My latest keratoconus disaster

So, on Thursday I lost my contact lens (the replacement for my broken one. I'd only had it for a month or two) down the sink at work (don't ask how, it just happened, and no I couldn't try the 's' or 'u' bend because in our hospital these are behind tiled walls...anyway...I tried to keep working to no avail, when you can't see the computer and you work a busy reception desk in a major outpatient clinic at a huge hospital you're in trouble! 

I went home and called Heidi my beautiful optometrist to ask her to order me a replacement AGAIN...I was told it'd be a few days as it comes from America. I had to stay home from work the next day (Friday) as I knew I couldn't do my job adequately. I struggled at home and to and from the shops, unable to see any faces, unable to judge distances, unable to read, it was horrible. 

On Sunday I was preparing for dinner by cutting open a packet of fettuccini using a huge bread knife (I couldn't find scissors). I didn't realise that I had my finger placed directly under the knife's blade. I kept sawing through the packet...and then into my finger. Unfortunately when a knife is super sharp you don't really feel it cut your skin straight away. If I'd cut too much further I would have amputated my fingertip. It bled for 40 mins solid. In that time my fiancé Matt and I caught a bus to the hospital as neither of us drive. We went to GP Access (an after hours service that sees patients who are urgent but not emergencies.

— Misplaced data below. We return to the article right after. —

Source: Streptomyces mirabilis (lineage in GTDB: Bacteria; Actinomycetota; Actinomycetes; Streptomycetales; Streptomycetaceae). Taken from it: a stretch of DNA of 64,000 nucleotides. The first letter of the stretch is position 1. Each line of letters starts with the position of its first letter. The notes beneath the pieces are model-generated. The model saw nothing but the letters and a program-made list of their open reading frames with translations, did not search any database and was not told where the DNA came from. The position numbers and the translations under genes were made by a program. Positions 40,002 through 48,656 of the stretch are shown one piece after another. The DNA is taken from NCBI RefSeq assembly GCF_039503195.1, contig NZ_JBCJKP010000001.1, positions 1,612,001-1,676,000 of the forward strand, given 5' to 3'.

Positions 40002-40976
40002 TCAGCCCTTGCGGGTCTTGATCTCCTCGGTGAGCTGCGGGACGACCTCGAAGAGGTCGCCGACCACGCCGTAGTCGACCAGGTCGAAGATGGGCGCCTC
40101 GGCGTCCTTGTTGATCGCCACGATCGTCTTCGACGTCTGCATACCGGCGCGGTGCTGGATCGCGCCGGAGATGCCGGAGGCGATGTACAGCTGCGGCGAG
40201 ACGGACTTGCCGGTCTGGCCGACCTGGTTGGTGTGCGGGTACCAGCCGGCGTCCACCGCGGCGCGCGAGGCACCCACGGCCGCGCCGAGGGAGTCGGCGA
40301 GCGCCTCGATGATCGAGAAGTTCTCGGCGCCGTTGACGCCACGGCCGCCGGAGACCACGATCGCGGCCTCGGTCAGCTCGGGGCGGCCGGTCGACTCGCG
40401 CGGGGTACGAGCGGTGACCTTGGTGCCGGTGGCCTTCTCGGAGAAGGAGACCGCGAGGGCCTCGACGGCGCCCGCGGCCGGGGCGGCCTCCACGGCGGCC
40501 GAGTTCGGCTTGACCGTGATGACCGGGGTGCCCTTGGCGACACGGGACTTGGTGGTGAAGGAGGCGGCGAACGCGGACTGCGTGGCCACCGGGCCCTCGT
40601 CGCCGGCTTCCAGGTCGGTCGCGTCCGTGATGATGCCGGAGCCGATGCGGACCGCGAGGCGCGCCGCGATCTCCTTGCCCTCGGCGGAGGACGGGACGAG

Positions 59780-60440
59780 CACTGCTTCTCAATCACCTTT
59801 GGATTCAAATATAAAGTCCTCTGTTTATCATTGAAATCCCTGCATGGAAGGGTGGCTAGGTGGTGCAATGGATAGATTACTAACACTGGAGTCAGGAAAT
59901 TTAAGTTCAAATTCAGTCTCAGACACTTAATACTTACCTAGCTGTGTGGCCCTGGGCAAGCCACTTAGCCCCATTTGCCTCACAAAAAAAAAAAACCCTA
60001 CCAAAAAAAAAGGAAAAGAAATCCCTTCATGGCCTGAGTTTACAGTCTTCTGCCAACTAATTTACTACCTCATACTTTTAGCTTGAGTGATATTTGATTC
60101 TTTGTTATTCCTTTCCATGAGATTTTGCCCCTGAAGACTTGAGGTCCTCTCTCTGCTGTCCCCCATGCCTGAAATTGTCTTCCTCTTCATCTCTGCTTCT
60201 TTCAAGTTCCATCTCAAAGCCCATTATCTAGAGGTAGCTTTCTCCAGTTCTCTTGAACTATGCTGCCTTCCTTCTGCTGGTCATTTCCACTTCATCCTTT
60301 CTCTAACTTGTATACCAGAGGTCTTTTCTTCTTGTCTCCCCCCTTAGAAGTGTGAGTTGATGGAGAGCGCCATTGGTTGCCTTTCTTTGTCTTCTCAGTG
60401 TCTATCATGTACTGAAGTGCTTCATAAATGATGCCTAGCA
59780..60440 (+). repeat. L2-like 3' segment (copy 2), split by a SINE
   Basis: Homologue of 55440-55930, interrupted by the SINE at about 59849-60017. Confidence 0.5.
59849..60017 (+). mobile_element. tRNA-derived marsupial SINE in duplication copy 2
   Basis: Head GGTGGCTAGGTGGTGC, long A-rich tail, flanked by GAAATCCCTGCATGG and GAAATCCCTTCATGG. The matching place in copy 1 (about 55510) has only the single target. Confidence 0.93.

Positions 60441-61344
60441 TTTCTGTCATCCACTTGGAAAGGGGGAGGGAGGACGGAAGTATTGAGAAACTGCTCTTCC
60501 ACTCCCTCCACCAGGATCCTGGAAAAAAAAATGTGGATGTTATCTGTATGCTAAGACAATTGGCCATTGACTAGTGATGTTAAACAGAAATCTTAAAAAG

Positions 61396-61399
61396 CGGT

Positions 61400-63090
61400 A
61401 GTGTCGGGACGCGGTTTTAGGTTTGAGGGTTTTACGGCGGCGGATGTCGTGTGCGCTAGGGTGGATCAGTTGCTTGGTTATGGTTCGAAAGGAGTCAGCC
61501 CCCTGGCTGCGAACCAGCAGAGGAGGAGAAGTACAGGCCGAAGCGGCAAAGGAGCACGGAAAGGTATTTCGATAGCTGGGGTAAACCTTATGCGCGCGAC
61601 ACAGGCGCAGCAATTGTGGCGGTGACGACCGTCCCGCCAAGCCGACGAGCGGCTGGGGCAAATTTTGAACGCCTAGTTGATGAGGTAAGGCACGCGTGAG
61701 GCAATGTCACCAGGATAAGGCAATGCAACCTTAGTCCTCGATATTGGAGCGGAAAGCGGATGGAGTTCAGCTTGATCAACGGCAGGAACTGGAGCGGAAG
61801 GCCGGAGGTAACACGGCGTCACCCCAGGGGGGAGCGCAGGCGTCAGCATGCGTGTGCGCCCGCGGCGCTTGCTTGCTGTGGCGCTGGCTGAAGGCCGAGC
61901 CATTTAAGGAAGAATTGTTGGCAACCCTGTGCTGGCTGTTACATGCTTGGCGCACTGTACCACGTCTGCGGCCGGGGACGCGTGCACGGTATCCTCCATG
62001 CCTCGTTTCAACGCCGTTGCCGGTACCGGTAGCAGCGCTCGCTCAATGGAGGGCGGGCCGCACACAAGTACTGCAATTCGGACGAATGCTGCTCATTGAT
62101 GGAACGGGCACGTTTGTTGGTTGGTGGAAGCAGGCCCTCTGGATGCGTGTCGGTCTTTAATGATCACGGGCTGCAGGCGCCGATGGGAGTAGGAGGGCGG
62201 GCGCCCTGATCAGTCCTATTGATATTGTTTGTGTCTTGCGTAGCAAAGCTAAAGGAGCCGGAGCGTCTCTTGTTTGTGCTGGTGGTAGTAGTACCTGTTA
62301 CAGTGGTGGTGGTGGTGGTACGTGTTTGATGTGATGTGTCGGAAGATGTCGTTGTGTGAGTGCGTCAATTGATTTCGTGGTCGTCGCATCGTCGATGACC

I had my finger glued together and taped with steri strips.

I didn't go to work the next day (Monday) as I was told not to use my finger for 24 hours, as someone who needs to use a keyboard for my career I didn't have that option (avoiding the use of your index finger isn't easy)
Luckily my contacts arrived Monday afternoon and so I picked them up and my world got better (aside from the finger)

I went to work on Tuesday and while I wasn't as fast as usual, I still managed to do my job. 

Anyway, the main reason I posted this is to show that without our vision aids  (glasses, contacts, etc) keratoconus isn't just difficult to live with, it can actually be dangerous. Prior to my contacts I fell over at least once a month due to my inability to judge the height of ridges, steps, cracks in pavement and things like that. I nearly always had grazes and cuts on myself as a result, people thought I was clumsy and uncoordinated when the truth was that I was lucky to even slightly see where I was going. Since having my hard lens I haven't fallen over or hurt myself majorly at all. 

I'm grateful that science and medicine has created solutions to help us deal with our condition, without these who knows how much worse off we'd be.

I attached some pics of the injury and how bad my vision was (in fact they are probably easier to focus on than the work was for those few days)







9 comments: